The Department of Philosophy offers a unique, interdisciplinary graduate degree program, a Master of Arts in Philosophy and Social Policy. Taking full advantage of GW’s many research and policy resources as well as a central location in the nation’s capital, students build professional networks during their studies, paving the way to careers in federal government agencies, think tanks, nonprofits and lobbying firms.
Creating and evaluating effective public policy has become a major concern for both public officials and citizens in U.S. society. Technical policy issues frequently raise questions about social values and build on concepts that require philosophical exploration. The MA in Philosophy and Social Policy program addresses questions of public policy from a humanistic perspective. Students learn to apply normative, historical and logical insights from philosophy to today’s most pressing issues.
Fall Semester: April 1 (February 1 for fellowship applicants)
Spring Semester: October 1
Graduate Info Sessions
At these informal webinars for prospective students, faculty members discuss prerequisites for admission, career opportunities and coursework. Current students also attend and share their experiences in the program. Scheduled sessions will be posted on this page when scheduled.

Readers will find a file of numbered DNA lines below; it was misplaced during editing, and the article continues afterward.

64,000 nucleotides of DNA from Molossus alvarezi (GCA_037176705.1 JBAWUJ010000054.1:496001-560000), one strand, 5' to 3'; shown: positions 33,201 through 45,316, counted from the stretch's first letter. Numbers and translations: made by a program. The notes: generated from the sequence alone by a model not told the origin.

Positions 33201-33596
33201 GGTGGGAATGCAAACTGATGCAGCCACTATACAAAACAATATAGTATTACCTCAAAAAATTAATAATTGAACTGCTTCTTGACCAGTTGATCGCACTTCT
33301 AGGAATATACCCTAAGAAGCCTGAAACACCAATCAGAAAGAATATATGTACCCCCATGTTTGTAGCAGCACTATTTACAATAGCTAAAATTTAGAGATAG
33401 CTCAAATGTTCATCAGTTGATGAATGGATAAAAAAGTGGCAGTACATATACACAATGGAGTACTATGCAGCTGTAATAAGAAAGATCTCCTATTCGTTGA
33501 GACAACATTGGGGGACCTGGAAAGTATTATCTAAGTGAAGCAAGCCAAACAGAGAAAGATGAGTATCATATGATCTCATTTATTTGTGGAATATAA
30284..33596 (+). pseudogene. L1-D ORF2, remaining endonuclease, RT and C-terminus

Who Should Apply
Due to its interdisciplinary nature, the graduate program is well suited for students from a variety of backgrounds. Most of our students have taken some philosophy courses, but many of them majored in fields such as political science, psychology, business, economics, English or history. We look for well-rounded students with an interest in public policy issues, demonstrated through past internships, volunteer positions or other experiences.
Some students are accepted to the graduate program on a probationary basis. This means that some aspect of their application is weaker than the admissions committee ordinarily wants to see, but that the student is sufficiently promising in other respects that the committee believes they can succeed in the program. Students admitted on probationary basis must maintain a GPA of 3.0 during their first two semesters in order to remain in the program, after which time probationary status is removed.
Funding for Incoming Students
Every application received before February 1 will be considered for a tuition award, ranging up to 70 percent of tuition. Some of these awards are made by the Department of Philosophy, while other awards are given by the Columbian College of Arts and Sciences. Note that students are not permitted to work more than 20 hours per week if they are receiving a half-tuition fellowship. Working more than twenty hours per week while enrolled in nine hours of coursework is not recommended for anyone.
The department also has some need for graduate assistants, who receive a salary and provide grading and instructional support for undergraduate philosophy classes. For most classes, the salary is $3,750 per semester. Priority is given to applicants with a background in philosophy and a strong undergraduate GPA.